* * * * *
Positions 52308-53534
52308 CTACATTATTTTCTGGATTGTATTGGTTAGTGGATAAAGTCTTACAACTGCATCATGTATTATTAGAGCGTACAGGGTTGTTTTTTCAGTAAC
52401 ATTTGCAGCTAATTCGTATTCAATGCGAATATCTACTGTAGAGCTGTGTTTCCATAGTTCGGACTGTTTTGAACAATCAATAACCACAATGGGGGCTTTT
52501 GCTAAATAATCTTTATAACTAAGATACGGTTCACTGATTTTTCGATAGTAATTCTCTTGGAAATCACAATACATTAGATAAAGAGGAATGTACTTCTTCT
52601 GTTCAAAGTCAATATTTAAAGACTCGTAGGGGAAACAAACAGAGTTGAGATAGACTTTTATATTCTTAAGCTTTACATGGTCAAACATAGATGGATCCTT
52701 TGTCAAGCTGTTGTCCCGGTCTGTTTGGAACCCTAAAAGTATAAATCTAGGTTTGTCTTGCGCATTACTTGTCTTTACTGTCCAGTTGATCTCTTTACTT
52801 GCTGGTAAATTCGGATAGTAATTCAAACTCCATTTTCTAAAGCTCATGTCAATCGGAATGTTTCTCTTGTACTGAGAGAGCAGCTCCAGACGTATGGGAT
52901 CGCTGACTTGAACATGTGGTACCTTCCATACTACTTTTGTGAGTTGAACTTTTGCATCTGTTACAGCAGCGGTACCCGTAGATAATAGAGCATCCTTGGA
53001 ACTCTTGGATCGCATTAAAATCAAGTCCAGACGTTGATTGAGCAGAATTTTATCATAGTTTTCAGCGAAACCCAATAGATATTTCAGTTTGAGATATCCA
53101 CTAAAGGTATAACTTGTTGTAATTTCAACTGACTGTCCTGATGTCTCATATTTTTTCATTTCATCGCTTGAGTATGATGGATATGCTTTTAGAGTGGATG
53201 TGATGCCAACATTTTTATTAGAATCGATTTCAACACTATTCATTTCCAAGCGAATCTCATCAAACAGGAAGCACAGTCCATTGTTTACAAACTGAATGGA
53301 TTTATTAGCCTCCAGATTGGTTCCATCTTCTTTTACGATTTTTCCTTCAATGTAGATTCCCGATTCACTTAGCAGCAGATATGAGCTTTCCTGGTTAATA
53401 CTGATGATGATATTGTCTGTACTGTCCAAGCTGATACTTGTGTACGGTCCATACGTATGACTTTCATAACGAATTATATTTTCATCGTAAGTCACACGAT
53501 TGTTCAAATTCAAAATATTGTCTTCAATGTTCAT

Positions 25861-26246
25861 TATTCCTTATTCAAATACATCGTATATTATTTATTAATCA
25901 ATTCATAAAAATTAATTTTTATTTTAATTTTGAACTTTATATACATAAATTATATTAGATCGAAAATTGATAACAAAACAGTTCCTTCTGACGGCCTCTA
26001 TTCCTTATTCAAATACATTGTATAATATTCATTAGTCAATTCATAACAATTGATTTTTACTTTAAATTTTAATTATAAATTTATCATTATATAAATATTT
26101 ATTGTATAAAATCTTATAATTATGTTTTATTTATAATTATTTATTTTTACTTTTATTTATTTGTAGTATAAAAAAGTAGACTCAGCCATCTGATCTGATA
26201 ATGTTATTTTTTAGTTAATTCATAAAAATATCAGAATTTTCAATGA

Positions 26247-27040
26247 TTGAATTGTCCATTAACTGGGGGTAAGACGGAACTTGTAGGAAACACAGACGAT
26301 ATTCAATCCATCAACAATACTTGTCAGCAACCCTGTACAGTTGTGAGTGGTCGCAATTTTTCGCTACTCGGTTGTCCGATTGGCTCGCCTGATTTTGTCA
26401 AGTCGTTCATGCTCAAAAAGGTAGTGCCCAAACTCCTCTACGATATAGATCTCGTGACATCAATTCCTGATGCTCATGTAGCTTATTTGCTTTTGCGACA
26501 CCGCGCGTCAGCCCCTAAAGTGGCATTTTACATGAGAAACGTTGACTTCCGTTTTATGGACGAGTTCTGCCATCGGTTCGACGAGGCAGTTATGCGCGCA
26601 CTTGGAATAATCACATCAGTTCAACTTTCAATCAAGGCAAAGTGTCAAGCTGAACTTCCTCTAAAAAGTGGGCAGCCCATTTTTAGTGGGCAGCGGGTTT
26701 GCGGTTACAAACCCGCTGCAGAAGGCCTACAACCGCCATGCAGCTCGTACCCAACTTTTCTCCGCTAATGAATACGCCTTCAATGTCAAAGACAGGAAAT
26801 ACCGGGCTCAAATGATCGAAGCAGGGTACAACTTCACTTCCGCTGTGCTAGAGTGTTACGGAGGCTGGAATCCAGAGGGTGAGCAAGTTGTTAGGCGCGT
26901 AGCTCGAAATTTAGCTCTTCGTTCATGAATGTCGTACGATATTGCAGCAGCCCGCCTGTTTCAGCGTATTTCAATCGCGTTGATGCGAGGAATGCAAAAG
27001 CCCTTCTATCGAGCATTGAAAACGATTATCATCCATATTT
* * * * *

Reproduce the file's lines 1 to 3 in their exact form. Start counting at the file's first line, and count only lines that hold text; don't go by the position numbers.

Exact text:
Positions 52308-53534
52308 CTACATTATTTTCTGGATTGTATTGGTTAGTGGATAAAGTCTTACAACTGCATCATGTATTATTAGAGCGTACAGGGTTGTTTTTTCAGTAAC
52401 ATTTGCAGCTAATTCGTATTCAATGCGAATATCTACTGTAGAGCTGTGTTTCCATAGTTCGGACTGTTTTGAACAATCAATAACCACAATGGGGGCTTTT